Meaning. It’s a weighty word. When let slip in any conversation, it suddenly feels like something’s blown a hole in the hull of the ship and no one knows what to say to plug it. Usually it ends up being a lot of cheap, temporary filler.
What is the meaning of capitalism? What is the meaning of morning coffee? What is the meaning of celebrities? What is the meaning of love? Pain? Natural disasters?
What is the meaning of life? Why are we all here?
Our lives are governed by a deep sense that there should be purpose. Try living for a week, or even a day, as if each and every activity you do and every person and thing you encounter is truly meaningless and has no ultimate purpose. It’s not only difficult–it’s depressing. It’s hard to digest even the considered notion that the people you know and love are just meat hung up on bones, acting out self-centered, evolutionary impulses largely out of their control, and will soon be merely dust–their lives a pointless accident and all but forgotten. That work, family, travel, ethics, food, exercise, love, health, education, rest, ideas…all mean nothing.
Meaning is something that we cannot live without.
Meaning may simply be a constant exercise in utility: doing one thing to accomplish a specific end or result. The purpose of morning coffee is to get caffeinated alertness; alertness is to get through the workday; getting through the workday is to do enough work to keep your job–then get the hell out of there and go home for a beer and some takeout; all of this done Monday through Friday simply to get closer and closer to the weekend when you can do more of the stuff you like. Perhaps everything that you do is to try to arrive at ends like happiness, pleasure, status, wealth–whereby those things serve as the ultimate meaningfulness of your life.
Or, for many, meaning has a more detailed and traditional metanarrative. Religions at their core, across the spectrum of belief systems, are all stories about what imbues life with meaning. They try to make sense of the world of our experience by things like: following such-and-such laws; appeasing the deity; taking care of what the divine has made; becoming a player in a cosmic plan to make the world a different sort of place; doing the right things to arrive at a different sort of place when you die; self-denial. Christianity, Judaism, Buddhism, Islam, and on and on, are all different versions of a transcendent story of purpose. Secular humanism, atheism, agnosticism, and the like, are simply more recent shared-narratives with a particularly non-theistic articulation of purpose at the core.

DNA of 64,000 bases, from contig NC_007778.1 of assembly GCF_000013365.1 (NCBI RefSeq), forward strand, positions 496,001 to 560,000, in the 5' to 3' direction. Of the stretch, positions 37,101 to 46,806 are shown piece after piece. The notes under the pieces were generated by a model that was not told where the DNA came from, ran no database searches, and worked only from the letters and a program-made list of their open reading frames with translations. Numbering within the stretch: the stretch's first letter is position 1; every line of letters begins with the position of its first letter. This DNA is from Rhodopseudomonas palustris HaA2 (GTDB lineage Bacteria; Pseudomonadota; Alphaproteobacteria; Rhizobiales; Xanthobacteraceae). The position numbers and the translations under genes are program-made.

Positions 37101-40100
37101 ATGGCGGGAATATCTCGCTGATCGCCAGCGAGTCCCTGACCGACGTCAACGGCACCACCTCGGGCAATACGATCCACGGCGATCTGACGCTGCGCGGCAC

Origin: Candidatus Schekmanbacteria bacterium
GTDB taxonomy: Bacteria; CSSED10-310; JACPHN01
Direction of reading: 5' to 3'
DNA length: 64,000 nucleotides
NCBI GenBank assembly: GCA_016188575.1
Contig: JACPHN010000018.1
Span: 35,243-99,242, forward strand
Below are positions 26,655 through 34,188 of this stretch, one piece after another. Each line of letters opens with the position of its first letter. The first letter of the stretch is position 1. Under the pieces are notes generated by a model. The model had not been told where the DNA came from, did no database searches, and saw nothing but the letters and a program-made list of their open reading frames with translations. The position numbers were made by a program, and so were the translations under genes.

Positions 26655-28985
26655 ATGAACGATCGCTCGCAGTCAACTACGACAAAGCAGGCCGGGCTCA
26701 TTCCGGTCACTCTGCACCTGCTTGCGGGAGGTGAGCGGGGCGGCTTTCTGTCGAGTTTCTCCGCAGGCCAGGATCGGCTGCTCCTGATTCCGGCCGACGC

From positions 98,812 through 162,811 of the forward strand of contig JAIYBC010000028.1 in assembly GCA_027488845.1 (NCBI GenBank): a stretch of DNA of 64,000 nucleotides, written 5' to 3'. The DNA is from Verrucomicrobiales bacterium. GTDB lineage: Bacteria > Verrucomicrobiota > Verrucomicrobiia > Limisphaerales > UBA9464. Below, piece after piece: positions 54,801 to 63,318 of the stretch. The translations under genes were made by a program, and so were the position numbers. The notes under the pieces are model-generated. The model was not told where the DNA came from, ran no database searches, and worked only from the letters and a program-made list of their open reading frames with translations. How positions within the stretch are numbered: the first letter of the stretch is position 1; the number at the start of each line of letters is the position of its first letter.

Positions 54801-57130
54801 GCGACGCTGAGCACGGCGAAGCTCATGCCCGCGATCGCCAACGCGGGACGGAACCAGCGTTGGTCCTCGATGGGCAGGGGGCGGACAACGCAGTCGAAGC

We all adhere to patterns, practices, and systems of meaning–new or old.
But for as much as we need meaning from an existential standpoint, we don’t reflect much on the attachments we’ve made, and whether they actually lead to a fulfilling way of life. We hold them out of habit, complacency, and fear of change.
Most employees at any given business can’t really articulate why the business even exists; and yet, everyone shows up and grinds the gears each and every day. Is a paycheck meaningful enough? Why spend 10 or 20 years working somewhere that you hardly care why the business is there?
Why do cigarettes exist? Are they cool? A harmless indulgence? If not, should they exist?
Why do cubicles exist? Are they effective? Are they worth the physiological and psychological toll they take on people who spend hours in them week after week? Does it make a difference if one day you might earn the corner window desk?
Why do plastics exist? Are all those containers tossed on sidewalks and in landfills and oceans outweighed by the convenience of being able to buy a bottle of water at a gas station or individually-wrapped servings of coffee? Do we have an obligation to repair that damage?
Why does pornography exist? Is it a true representation of romantic passion–of real love and connection with another person? Are its working conditions healthy and dignified for its employees? Is it a harmless dalliance for its viewers?
Why does religious fundamentalism (atheists included) exist? Does it do anything more than create animosity and paranoia by dividing the world into groups of us and them, and either looking down on, subjugating, or trying to convert the them to the us? Does it actually appear that a violent storm is some deity’s wrath for the sins of a group of people? Are all believers of theistic religions either violent terrorists or naive, unsophisticated hillbillies?
The eternal question is, “why?” Why this instead of that? Why do they do what they do? Why does this happen the way that it does? Why do I do this? Why do I believe this? Why did my parents believe this? Why does this exist?
“Why?” should govern every idea and action in which we each partake. No matter our background and the culture we live in, there should be sense to what we do, and good sense. When we’re all asking “why?,” we start growing closer as individuals and societies toward a way of life that is fulfilling and flourishing and humanizing. We might actually come to be on the same page about some things–no matter what the differences in our ultimate meaning or religious attachments are. Things we could call common sense. We’ll look back and say, “Why did we ever think and do that?”
Life is meant to have meaning; we can’t live without it. But the way that we make meaning and the structures of meaning we attach ourselves to should make sense, and we should never cease to dig and discover new depths of meaning by asking: